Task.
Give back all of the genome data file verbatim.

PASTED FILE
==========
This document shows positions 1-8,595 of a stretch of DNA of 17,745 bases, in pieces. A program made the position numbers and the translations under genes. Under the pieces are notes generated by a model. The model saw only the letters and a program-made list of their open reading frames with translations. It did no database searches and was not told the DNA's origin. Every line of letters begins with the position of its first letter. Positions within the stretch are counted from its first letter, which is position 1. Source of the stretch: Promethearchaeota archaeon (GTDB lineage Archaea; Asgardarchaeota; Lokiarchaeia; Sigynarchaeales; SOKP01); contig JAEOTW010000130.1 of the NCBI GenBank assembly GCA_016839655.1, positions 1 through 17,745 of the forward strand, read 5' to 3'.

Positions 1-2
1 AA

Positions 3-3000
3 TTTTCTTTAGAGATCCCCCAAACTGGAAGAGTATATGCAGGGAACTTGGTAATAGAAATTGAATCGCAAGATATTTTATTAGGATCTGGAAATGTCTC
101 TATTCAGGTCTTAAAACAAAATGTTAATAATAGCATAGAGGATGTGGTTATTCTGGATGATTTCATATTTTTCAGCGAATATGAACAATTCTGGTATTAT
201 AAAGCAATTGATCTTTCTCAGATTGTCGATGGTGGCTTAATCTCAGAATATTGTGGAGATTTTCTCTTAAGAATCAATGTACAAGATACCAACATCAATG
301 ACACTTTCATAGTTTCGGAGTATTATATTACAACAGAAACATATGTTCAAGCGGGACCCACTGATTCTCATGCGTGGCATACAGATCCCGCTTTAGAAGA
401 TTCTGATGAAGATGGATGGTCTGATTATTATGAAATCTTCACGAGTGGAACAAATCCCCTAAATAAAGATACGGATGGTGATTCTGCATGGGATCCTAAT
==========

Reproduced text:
This document shows positions 1-8,595 of a stretch of DNA of 17,745 bases, in pieces. A program made the position numbers and the translations under genes. Under the pieces are notes generated by a model. The model saw only the letters and a program-made list of their open reading frames with translations. It did no database searches and was not told the DNA's origin. Every line of letters begins with the position of its first letter. Positions within the stretch are counted from its first letter, which is position 1. Source of the stretch: Promethearchaeota archaeon (GTDB lineage Archaea; Asgardarchaeota; Lokiarchaeia; Sigynarchaeales; SOKP01); contig JAEOTW010000130.1 of the NCBI GenBank assembly GCA_016839655.1, positions 1 through 17,745 of the forward strand, read 5' to 3'.

Positions 1-2
1 AA

Positions 3-3000
3 TTTTCTTTAGAGATCCCCCAAACTGGAAGAGTATATGCAGGGAACTTGGTAATAGAAATTGAATCGCAAGATATTTTATTAGGATCTGGAAATGTCTC
101 TATTCAGGTCTTAAAACAAAATGTTAATAATAGCATAGAGGATGTGGTTATTCTGGATGATTTCATATTTTTCAGCGAATATGAACAATTCTGGTATTAT
201 AAAGCAATTGATCTTTCTCAGATTGTCGATGGTGGCTTAATCTCAGAATATTGTGGAGATTTTCTCTTAAGAATCAATGTACAAGATACCAACATCAATG
301 ACACTTTCATAGTTTCGGAGTATTATATTACAACAGAAACATATGTTCAAGCGGGACCCACTGATTCTCATGCGTGGCATACAGATCCCGCTTTAGAAGA
401 TTCTGATGAAGATGGATGGTCTGATTATTATGAAATCTTCACGAGTGGAACAAATCCCCTAAATAAAGATACGGATGGTGATTCTGCATGGGATCCTAAT